4 Energy Balancing Tips to Avoid Winter Burnout

4 Energy Balancing Tips to Avoid Winter Burnout

Feeling those winter blues? Having trouble sticking to your New Year’s resolutions? Winter is the time that Mother Nature conserves and restores her energy by drawing it back into herself, and since we are all a part of nature, this may be why the season sometimes feels more difficult than the others to get through — especially when we want to expend as much of our energy as possible toward our goals.

According to Ayurveda (the ancient Indian system of holistic medicine), excess kapha dosha in the winter can make us feel sluggish and lethargic. It can also disrupt our emotional well-being by making us feel more negative, and may even worsen congestive symptoms from illnesses like the common cold or flu by increasing mucus production.

Trying to work toward to our goals as intensely in the winter as we might in the summer could lead to burnout quicker and more easily than we might think. While we may be feeling ambitious at the start of January to move toward our resolutions in full force in hopes of making great progress by the arrival of spring, a better plan would be to tone it down a bit to promote balance and harmonize ourselves with the current season.

Sleep a little more and a little later.

Keeping a healthy and regular sleep schedule is especially critical in winter to help combat drowsiness that might seem worse thanks to the colder weather and shorter days. While many people can typically do great on just 7 or 7.5 hours of sleep, you may need to increase that amount to 8 or 9 hours during the winter months to align yourself more with this extra restful season. Allow yourself to sleep in until 7 a.m. if it suits your schedule.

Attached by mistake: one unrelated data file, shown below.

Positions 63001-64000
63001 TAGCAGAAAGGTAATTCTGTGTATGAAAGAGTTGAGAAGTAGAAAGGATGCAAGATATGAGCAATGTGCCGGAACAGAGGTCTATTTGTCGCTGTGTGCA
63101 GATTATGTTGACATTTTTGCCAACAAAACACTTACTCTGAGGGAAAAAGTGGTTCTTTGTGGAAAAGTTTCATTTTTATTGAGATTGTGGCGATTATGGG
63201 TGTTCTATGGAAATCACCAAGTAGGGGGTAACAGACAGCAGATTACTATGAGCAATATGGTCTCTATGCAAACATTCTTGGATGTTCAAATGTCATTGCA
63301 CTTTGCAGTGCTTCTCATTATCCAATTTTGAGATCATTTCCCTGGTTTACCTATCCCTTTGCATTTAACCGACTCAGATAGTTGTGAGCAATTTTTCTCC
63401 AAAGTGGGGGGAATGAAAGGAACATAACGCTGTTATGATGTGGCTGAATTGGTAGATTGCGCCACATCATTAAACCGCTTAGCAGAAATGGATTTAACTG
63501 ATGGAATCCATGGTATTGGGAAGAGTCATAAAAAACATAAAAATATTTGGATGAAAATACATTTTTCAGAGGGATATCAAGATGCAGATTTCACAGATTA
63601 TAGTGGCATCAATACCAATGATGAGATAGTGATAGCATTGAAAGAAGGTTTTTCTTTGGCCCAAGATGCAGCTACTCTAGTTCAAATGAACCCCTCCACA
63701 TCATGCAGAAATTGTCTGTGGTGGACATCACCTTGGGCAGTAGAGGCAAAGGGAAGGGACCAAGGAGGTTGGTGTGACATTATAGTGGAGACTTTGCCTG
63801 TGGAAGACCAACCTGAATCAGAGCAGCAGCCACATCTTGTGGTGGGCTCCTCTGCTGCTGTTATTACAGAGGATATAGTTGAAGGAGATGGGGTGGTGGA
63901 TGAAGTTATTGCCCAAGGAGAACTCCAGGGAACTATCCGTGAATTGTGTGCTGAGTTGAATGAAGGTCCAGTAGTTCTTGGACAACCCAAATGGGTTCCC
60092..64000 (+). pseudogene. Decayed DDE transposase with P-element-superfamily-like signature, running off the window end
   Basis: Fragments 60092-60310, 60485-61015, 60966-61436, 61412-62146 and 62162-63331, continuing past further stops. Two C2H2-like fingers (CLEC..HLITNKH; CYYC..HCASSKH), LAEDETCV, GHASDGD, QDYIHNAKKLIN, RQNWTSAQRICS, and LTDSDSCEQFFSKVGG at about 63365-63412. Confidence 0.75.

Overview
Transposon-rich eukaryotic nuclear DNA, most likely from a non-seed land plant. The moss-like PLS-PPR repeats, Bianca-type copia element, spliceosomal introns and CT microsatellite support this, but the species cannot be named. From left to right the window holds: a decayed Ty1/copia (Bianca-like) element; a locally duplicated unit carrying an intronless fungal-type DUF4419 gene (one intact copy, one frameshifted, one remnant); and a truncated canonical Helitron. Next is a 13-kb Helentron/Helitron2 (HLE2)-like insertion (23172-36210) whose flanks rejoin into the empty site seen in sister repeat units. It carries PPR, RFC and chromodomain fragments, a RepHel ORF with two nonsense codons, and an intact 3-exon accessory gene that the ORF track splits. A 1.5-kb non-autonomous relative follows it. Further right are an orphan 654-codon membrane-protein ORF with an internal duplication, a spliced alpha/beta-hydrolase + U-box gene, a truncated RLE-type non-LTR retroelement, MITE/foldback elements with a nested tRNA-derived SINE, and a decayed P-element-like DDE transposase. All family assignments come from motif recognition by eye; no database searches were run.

Simplify your yoga practice.

Simplifying your practices doesn’t necessarily mean you won’t get a vigorous workout. Sticking to 10 rounds of simple sun salutations shortly after waking can help stimulate your metabolism and digestive system while building heat to help you shake off some of that lingering slumber. Follow your sun salutations with savasana, a seated meditation, or a final favorite restorative pose.

Nourish yourself with warming foods and herbs.

A diet designed to keep kapha dosha balanced without aggravating vatta dosha is best in winter. Feed your digestive fire with foods like oatmeal, rice, barley, wheat, and healthy oils. Warming spices to use include cinnamon, ginger, nutmeg, and cardamon. It’s a good idea to avoid dairy products in the winter since they can contribute to mucus production. Honey can help with having the opposite effect on mucus, and it can even aid in soothing a sore throat thanks to its antibacterial and anti-inflammatory properties.

Say “no” to more things that keep you busy and “yes” to more self-care.

Keeping too busy in the winter season by tending to other people’s requests while trying to check everything off of your own to-do list could not only lead to physical exhaustion, but possibly also to negative mental states like attachment, envy, greed, frustration, anxiety, and depression. It’s more than okay to scrap several things from your own to-do list that aren’t urgent and say “no” once in a while to others so that you can have some extra time to focus on soothing and reenergizing yourself.

Remember that winter is a time to turn inward, so make sure to listen to your body. If your body is saying “take it easy,” then make sure you do exactly that.

You may have big goals for the New Year, but it’s better to take it slower if need be rather than making too much progress too fast and then being unable to maintain your momentum. Keep in mind you can still make good progress while focusing on balance.

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